Winston ScotlandText by Harry Hawks
A name that deserves to be up there with the other great deejay originators of the early seventies...
The majority of these Dub Store artist profiles have, so far, concentrated on well known artists and record producers. Well... well known. What does that mean exactly? Some of the artists featured, such as Bob Andy and Marcia Griffiths, have achieved international crossover success (as Bob & Marcia) while some have had no crossover success at all but have enjoyed consistently successful careers in the world of reggae. Some never achieved more than fleeting success but have been revered over the years as 'cult artists' on the strength of a handful of releases with lengthy tomes in reggae histories, beautifully annotated compact disc collections containing their hits, near hits, misses and out takes that continue to consolidate their legend making something lasting and permanent to ensure that no-on ever forgets them. However, there are still some artists who, despite massive popularity at one time, are names that not even serious students of reggae music now hear about. One such artist is Winston Scotland.
|Place of Birth
The Jamaican deejay explosion was originated by legendary mic. men such as Count Matchuki and Sir Lord Comic in the late fifties and sixties and the majority of their choicest lyrics, delivered live and direct, were lost forever in the warm Kingston nights. If they ever made it into the recording studio their recorded contributions, to a handful of ska and rock steady records, usually went un-credited. King Stitt was the first deejay to change this trend and, at the start of the seventies, he made a series of records for Clancy Eccles, including 'Herb Man' and 'Fire Corner', which proved to be massively popular. King Stitt opened the gate for U Roy whose recordings for Duke Reid at Treasure Isle "woke the town and told the people" and established the early seventies deejay template for a whole host of imitators and originators including U Roy Junior, Dennis Alcapone, Lizzy, Scotty, I Roy... and Winston Scotland.
Reputedly U Roy's brother in law Winston Scotland was undoubtedly one of the greatest exponents of the early art of the deejay and was, according to U Brown in an interview with reggae historian Steve Barrow, originally a deejay on Phillip Monroe's Sounds Of Music Sound System.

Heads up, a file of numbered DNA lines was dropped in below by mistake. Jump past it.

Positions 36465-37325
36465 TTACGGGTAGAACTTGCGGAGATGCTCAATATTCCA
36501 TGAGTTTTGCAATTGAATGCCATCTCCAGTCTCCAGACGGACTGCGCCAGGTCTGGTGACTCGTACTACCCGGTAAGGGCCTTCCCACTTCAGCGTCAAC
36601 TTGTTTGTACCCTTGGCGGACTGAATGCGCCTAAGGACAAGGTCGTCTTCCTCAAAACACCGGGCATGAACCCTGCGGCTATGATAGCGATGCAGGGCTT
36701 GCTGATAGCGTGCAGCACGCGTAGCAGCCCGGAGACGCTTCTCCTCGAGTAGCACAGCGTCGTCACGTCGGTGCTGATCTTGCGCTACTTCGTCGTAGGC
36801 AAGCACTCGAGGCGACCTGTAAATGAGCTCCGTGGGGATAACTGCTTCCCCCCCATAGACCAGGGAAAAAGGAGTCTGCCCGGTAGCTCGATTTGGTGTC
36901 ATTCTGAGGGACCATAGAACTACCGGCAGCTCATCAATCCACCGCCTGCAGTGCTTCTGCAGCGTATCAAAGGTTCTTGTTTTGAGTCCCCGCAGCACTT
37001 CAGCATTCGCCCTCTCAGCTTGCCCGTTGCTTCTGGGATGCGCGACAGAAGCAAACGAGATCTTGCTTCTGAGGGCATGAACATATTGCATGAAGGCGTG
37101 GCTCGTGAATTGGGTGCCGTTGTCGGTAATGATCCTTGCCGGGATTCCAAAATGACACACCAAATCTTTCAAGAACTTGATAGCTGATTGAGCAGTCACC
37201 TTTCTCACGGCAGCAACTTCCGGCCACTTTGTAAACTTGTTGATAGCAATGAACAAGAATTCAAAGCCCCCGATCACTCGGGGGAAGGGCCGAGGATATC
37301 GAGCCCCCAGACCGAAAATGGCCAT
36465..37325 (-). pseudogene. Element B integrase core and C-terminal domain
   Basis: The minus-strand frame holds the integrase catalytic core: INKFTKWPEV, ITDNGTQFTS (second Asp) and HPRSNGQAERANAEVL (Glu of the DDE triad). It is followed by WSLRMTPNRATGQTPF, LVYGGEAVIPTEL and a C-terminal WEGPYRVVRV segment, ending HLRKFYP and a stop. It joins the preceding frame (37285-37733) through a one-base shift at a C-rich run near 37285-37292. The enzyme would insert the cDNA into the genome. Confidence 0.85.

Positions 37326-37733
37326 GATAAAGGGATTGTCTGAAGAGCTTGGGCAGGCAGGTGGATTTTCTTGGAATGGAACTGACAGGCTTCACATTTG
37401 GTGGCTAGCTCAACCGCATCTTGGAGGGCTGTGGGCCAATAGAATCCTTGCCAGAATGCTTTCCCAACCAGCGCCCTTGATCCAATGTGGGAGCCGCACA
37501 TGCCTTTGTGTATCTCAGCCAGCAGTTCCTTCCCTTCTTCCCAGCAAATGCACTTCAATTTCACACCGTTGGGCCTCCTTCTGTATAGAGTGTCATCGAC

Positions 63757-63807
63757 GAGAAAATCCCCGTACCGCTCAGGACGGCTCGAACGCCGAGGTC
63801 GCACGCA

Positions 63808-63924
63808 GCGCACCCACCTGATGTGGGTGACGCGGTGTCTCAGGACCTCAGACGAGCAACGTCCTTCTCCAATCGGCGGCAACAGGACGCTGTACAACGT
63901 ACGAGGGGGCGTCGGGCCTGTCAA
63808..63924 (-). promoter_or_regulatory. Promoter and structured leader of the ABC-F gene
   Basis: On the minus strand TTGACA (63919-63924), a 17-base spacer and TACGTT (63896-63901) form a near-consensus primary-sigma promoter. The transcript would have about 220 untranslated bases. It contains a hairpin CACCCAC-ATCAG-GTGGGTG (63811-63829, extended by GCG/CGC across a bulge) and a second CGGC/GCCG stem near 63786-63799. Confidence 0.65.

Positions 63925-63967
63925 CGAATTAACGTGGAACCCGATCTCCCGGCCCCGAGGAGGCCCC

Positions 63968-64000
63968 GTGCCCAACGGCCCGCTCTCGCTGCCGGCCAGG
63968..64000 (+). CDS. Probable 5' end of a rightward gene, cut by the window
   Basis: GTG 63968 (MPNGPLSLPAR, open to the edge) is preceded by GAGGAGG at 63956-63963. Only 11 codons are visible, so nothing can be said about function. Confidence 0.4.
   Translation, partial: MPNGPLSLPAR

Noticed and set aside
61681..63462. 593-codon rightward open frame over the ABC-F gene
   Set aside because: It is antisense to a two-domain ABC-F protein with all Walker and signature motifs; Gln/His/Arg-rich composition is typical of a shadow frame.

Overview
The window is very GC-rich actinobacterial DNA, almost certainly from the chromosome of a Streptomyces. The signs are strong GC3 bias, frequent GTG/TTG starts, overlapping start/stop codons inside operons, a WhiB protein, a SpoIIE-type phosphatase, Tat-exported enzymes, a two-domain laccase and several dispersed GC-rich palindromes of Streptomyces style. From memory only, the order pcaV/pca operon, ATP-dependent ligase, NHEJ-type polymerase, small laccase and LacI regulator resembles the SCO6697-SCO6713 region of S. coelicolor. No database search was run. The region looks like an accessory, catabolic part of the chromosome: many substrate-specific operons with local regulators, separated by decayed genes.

"The first sound I started to deejay is a sound name Silver Bullet from Tower Hill, an avenue name Phillip Avenue, off Tower Avenue in Tower Hill. After I started to deejay that sound, one of my friend (was) keeping a dance and the sound that he was using didn't have a deejay at the time, the deejay who suppose to deejay the sound, him name was Winston Scotland. The sound name Sounds Of Muzik, owned by a guy name Phillip Monroe. My friend ask the owner fi the sound if he could use me, and I gladly accept the job fi the night. I was about 15." U Brown
Winston Scotland recorded two songs for the Sounds Of Muzik label: 'Swing And Sway' and the almighty 'Violin Rock' which was credited to The Fiddlers. He also worked for Joe Gibbs(Joel Gibson) and 'Skanky Dog', his version to Peter Tosh's vengeful 'Maga Dog', was credited to Bunny Flip (apparently Winston Scotland's real name is Bunny Phipps... or possibly Phillips) on the Pressure Beat release although 'Scar Face' was attributed to Winston Scotland on the Joe Gibbs Record Globe label.
He went on to record a series of near faultless records for Prince Tony Robinson that still sound every bit as exciting and innovative as they did at the time. His highly individual tone of voice and totally original approach made him a name to watch out for and a number of his records were released in London through the Trojan and Palmer Brothers set ups. 'Buttercup', a superb version to Prince Tony's cut to 'You Don't Care'/'You'll Want Me Back', proved so popular on Pama's Punch subsidiary that it was licensed to Phillips, a major label, for UK release in 1972 but it inexplicably failed to cross over into the National Charts. His other recordings for Prince Tony: 'Keep On Skanking', 'My Little Filly', 'Power Skank', 'Quick & Slick' and 'On The Track' were released on the High School label and 'Love Is Not A Toy' came out on Pirate Records. Each and every one was a certified classic.
After making two further recordings for the Tafari collective, the awesome 'Zion Fever' and an early version of Little Roy's 'Prophecy' entitled 'Prophecy Rock', Winston Scotland, to all intents and purposes, disappeared. It is pointless to speculate why, where and how but the result is that his groundbreaking work is now nowhere near as revered as that of his contemporaries. Apart from a handful of tracks on retrospective various artist collections his records have never been re-pressed or re-released although a Winston Scotland Showcase broadcast a few years ago on BBC Radio Lancashire's world famous 'On The Wire' programme helped to rekindle a little interest in this intriguing, innovative yet unremembered artist's oeuvre.
This has not been an exercise in wilful obscurity nor the building up of an artist simply for the sake of exclusivity but the music and name of Winston Scotland, and his contribution to the deejay school, deserve to be far better known and appreciated all around the world.
Date Added: Dec 24, 2011 / Date Updated: Dec 26, 2011